Journalists should understand “Long Tails”

In the early 1980s – well before he became editor-in-chief of Wired magazine – Chris Anderson played bass for REM.

At the time, another unknown band was laying claim to the same name. The dispute, they agreed, would be settled by a battle of the bands in a Washington DC nightclub. The winner would rename the loser.

The other REM opened with its debut single, “Radio Free Europe,” and that was that. Michael Stipe’s band renamed their rivals Egoslavia and went on to play stadiums. Anderson, who had dropped out of university, eventually went back to study physics.

Anderson recounted the anecdote recently on the blog on which he expanded “The Long Tail” from an acclaimed 2004 Wired feature about the changing economics of cultural products in the digital era, into a book of the same title.

“I quickly discovered that the blog became a great way to do what in other industries is completely normal — which is to beta-test this idea, to peer-review it, get some feedback from the marketplace about whether you’re going in the right direction,” said Anderson.

He floated ideas and posted drafts to the blog, and his readers caught errors, suggested improved phrasing, and sent examples from industries he had never considered.

“I would never write a book again that wasn’t basically done as open-source research project on a blog, in collaboration with my readers,” he says.

The “long tail” refers to the shape of the demand distribution that exists for many commodities — including news.

For a range of products, ranked by demand, the curve begins on the left side of a horizontal axis with a “short head” — a small number of bestselling blockbusters — and then drops rapidly into a “long tail” of countless products that achieve only a few sales each, but together account for a substantial number.

Bricks-and-mortar businesses try to predict this demand by picking the bestsellers that will maximise sales from their scarce shelf-space. Similarly, print editors have guessed at which stories placed on their limited pages will sell the most magazines. In these circumstances, the short head dominates. Online, though, an ever-expanding range of products from the long tail can thrive.

With inevitable irony, the book about the power of niche products has itself become a bestseller.

Journalism faces disruption from two such long tails, Anderson says: a long tail of subject matter and a long tail in time.

According to Dave Sifry of blog search engine Technorati, there are now around 50 million blogs — a figure that has nearly doubled from 27 million in February. Whether blogs are journalism is a moot point to Anderson: Collectively, they are competing with mainstream news outlets for readers’ attention — and increasingly, advertising revenue.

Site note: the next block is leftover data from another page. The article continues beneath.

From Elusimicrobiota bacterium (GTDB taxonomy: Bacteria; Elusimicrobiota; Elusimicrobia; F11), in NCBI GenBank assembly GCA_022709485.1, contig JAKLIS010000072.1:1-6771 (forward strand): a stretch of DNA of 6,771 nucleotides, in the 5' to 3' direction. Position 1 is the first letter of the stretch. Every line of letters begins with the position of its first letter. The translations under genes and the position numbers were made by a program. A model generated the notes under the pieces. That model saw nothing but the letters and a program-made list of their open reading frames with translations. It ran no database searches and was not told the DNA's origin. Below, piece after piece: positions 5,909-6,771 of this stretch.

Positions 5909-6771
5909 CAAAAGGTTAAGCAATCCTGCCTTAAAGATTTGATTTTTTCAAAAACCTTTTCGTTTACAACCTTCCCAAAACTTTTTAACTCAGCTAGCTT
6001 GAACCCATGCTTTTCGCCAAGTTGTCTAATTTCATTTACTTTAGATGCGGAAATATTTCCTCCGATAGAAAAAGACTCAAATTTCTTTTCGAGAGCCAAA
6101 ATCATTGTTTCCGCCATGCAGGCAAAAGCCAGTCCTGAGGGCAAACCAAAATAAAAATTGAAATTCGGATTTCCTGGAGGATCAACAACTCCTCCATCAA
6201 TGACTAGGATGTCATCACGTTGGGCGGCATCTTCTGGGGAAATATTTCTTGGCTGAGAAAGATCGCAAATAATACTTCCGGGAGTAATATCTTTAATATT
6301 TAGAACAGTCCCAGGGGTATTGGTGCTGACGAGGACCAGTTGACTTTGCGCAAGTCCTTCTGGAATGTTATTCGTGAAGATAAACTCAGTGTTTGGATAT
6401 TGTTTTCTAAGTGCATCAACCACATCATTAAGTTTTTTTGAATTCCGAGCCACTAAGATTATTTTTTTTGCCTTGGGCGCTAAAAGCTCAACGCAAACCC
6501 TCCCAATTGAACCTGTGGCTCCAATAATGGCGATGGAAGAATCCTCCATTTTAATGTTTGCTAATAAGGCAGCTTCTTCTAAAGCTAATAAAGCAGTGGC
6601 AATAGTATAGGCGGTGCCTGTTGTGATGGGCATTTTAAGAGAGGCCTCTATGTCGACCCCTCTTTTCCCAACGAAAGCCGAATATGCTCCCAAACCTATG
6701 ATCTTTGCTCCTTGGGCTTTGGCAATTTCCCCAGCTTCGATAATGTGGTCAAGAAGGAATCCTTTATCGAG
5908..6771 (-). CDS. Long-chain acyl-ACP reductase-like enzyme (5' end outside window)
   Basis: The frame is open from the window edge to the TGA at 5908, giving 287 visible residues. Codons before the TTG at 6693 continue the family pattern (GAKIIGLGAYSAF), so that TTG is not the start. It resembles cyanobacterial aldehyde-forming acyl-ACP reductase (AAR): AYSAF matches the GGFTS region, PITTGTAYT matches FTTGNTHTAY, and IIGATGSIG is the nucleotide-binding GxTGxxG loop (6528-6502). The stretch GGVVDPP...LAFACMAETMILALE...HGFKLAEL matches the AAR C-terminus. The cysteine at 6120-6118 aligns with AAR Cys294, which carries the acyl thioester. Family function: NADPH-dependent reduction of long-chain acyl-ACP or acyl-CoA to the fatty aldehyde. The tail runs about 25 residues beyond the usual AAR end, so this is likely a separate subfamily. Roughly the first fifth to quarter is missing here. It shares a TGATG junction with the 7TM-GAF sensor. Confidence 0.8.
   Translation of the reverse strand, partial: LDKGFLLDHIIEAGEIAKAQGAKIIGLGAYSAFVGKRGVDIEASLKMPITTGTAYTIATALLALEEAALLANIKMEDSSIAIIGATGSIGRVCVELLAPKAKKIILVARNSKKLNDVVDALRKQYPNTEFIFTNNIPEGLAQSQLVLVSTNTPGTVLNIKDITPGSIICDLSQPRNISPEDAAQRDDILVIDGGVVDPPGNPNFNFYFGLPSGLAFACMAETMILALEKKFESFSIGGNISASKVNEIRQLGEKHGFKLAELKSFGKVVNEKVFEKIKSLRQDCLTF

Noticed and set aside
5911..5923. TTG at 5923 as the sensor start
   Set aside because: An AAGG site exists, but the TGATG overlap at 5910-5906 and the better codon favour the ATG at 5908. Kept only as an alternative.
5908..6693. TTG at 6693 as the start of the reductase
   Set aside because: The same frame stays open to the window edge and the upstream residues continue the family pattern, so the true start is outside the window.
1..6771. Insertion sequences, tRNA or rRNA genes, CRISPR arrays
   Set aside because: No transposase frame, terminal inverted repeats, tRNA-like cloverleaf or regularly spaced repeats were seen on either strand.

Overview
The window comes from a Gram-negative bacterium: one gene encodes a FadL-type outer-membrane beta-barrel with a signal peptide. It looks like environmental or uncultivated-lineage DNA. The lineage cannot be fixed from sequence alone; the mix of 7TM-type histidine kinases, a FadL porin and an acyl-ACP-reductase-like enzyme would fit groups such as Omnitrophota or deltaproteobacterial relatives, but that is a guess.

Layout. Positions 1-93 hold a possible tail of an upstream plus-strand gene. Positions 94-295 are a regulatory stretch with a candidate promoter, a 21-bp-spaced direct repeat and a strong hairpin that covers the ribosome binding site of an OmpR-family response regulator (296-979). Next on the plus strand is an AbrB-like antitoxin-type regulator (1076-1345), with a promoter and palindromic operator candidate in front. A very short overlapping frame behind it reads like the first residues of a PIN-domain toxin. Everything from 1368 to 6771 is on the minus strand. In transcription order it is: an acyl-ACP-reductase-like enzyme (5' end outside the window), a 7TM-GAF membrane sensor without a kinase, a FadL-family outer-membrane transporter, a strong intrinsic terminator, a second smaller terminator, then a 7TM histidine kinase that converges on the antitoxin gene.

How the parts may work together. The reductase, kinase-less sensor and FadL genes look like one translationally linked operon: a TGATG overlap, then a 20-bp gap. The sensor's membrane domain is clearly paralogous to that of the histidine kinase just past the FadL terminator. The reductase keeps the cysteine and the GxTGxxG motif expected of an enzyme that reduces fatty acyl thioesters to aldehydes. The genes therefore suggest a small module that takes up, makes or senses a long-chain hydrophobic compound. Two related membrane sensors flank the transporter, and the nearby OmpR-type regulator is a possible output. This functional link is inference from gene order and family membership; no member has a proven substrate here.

Journalism’s second long tail can be seen in the access logs of news sites with open online archives. Recently published research showed that half of the traffic to an online news item occurs in the first 36 hours after it has been published. Individually, each archived story is accessed rarely after 36 hours — but collectively, they add up to a significant readership. Long-term relevance and authoritativeness are challenging timeliness as the dominant news value, Anderson argues.

“Twenty-four hours and then it’s fishwrap — that’s is the newspaper rule,” says Anderson.

“When you consider that the newspaper presumption is a 12-hour half-life after which you’re down to zero, and the reality is now that it’s a 36-hour half-life with second half going off into perpetuity, that’s a very big shift towards long tail in time.”

Today, a band like Egoslavia might develop a long-tail fanbase on MySpace and hope to attract an established label to propel it to the short head stratosphere like its erstwhile namesakes REM. But that wasn’t an option in 1982.

Instead of pursuing a career as academic physicist, though, Anderson followed his parents into journalism — initially with the science journals Nature and Science.

As a physicist, Anderson had used the internet to log into the Cray supercomputers at the Los Alamos National Laboratory, but it never occurred to him that anyone other than scientists would use the network — until, that is, he first read Wired in 1993. The then-new magazine looked at computers and network technologies from a social perspective.

“It was a very kind of radical message about how this technology that I thought was for geeks alone was actually contributing to the world,” he recalls.

This approach would become his specialism at The Economist, where he spent seven years, first as a technology writer and setting up the magazine’s website in London, later as a business editor in Hong Kong and New York.

It was “with great regret” Anderson says, that he left the title to accept the sudden offer from Cond√© Nast to edit Wired, the magazine which had done so much to influence his career.

Anderson now describes himself as “the king of the geeks” in a stable that includes Vogue and Vanity Fair. He talked to Press Gazette about the implications of long-tail economics for journalism.

“The web doesn’t discriminate between new and old.”

Online, everything is equally available and relevance is not determined by where something is on a page but by what other people think of it. When you look at it from that perspective, you see that stuff that is deemed ‘good’ builds its incoming links over time — that is, the longer it is out there, the more people link to it and the more people discover it.

Google and other search engines measure relevance on the basis of incoming links which will rank it higher and higher, and as a result it will appear higher and higher in search results and therefore get even more traffic. In a weird way, it completely inverts the calculus of news, which is that the new stuff is what matters and the old stuff doesn’t matter — because the good old stuff gets more relevant over time as more people flag it and link to it.

I think it was a surprise to many people that search would be such a powerful driver of demand for news, especially when you consider that canonical search — the regular search rather than news search — doesn’t even find stuff until a week or so after the fact because the spiders just take that long to find things. What you’re realising is that people care much more about what’s relevant than what’s new.